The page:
Persistence is crucial in the classroom, new reports from Kinder Institute’s HERC show

Male student in the classroom.

Possessing lots of persistence leads to better academic outcomes for Houston Independent School District students, according to a newly released series of reports from the Houston Education Research Consortium (HERC), a research center within Rice University’s Kinder Institute for Urban Research.

The reports are based on the Survey on Social and Emotional Skills developed by the Organization for Economic Cooperation and Development (OECD); more than 6,400 10-year-old and 15-year-old students from 119 Houston schools participated in fall 2019. Such skills help students understand and manage emotions, set and achieve positive goals, feel and show empathy for others, establish and maintain positive relationships and make responsible decisions, the report read.

Male student in the classroom.

“Presence of these skills can lead to improved outcomes in education, employment, health and well-being,” the authors wrote.

For both age groups, tolerance, curiosity, creativity, cooperation and self-efficacy were the highest self-reported skills. Empathy was high among 15-year-olds, and motivation was high among 10-year-olds.

But how do these skills actually translate to academic and life outcomes?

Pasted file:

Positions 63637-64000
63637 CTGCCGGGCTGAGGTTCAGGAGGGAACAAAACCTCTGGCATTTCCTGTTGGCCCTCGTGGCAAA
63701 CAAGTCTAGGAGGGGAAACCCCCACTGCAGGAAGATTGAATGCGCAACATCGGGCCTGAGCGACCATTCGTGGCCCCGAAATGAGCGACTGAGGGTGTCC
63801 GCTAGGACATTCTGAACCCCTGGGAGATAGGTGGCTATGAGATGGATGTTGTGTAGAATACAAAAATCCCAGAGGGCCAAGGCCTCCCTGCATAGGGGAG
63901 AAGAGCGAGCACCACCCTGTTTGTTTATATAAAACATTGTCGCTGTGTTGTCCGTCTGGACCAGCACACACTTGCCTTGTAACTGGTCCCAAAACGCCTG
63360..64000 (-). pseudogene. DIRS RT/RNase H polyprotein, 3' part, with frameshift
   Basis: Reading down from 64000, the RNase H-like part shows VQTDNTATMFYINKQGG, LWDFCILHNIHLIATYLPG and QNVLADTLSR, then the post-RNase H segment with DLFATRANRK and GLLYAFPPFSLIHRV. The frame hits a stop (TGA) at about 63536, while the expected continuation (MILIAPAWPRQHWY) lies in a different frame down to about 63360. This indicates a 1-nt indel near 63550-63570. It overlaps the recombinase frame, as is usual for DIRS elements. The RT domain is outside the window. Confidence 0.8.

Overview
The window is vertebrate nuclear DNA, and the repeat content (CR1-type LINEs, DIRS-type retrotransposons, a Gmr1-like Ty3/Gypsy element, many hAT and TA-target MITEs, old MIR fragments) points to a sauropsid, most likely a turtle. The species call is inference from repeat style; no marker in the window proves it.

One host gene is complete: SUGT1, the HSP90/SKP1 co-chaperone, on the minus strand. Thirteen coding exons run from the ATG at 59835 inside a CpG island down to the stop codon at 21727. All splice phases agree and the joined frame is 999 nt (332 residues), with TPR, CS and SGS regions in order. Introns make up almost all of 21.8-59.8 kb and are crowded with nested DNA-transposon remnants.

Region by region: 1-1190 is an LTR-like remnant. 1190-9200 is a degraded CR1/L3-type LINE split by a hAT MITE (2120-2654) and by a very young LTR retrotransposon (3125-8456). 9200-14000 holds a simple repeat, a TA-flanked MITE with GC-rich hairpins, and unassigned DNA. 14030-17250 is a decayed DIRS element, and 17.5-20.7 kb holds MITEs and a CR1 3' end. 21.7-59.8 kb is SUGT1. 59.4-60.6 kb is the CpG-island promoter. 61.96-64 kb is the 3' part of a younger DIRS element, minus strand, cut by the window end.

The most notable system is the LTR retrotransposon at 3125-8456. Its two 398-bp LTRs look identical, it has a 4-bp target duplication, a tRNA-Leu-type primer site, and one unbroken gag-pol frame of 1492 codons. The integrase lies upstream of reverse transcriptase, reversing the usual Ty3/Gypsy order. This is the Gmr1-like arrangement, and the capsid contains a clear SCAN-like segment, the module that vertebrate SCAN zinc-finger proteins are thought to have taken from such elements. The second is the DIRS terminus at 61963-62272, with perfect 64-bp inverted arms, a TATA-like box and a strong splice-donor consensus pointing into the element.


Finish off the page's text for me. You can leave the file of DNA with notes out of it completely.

Students who reported having high levels of persistence earned higher course grades in both math and reading. Those who reported having high levels of social and emotional skills also reported having a greater sense of belonging, facing less bullying at school and having better relationships with friends, family and neighbors. In addition, 15-year-olds with high levels of trust had better grades in math.

When it came to chronic absenteeism, defined as missing three weeks or more during an academic year, 15-year-olds who reported having high levels of cooperation, emotional control and energy were less likely to demonstrate chronic absenteeism, whereas students reporting high levels of assertiveness and self-control were more likely to.

Finally, Black and Hispanic 15-year-olds who reported high levels of self-control or persistence were less likely to experience exclusionary discipline (such as suspension or alternative education), but those who reported high levels of assertiveness were more likely to.

The researchers hope the series of studies will help increase recognition of the importance of social and emotional skills and their connection to a host of outcomes for students, academic and otherwise.

“So often, we focus on test scores and grades,” said Erin Baumgartner, director of HERC. “We hope this work encourages people to think more holistically about the support students need to be successful in school and beyond.”

The Survey on Social and Emotional Skills was conducted as part of an international effort to shed light on the impact of such skills on academic outcomes, absenteeism and school discipline. Houston was the only U.S. site for the survey.

Kinder Institute researchers Ming Yin, Holly Heard, Julia Szabo, Nehemiah Ankoor and Erin Baumgartner contributed to the reports, which are available online at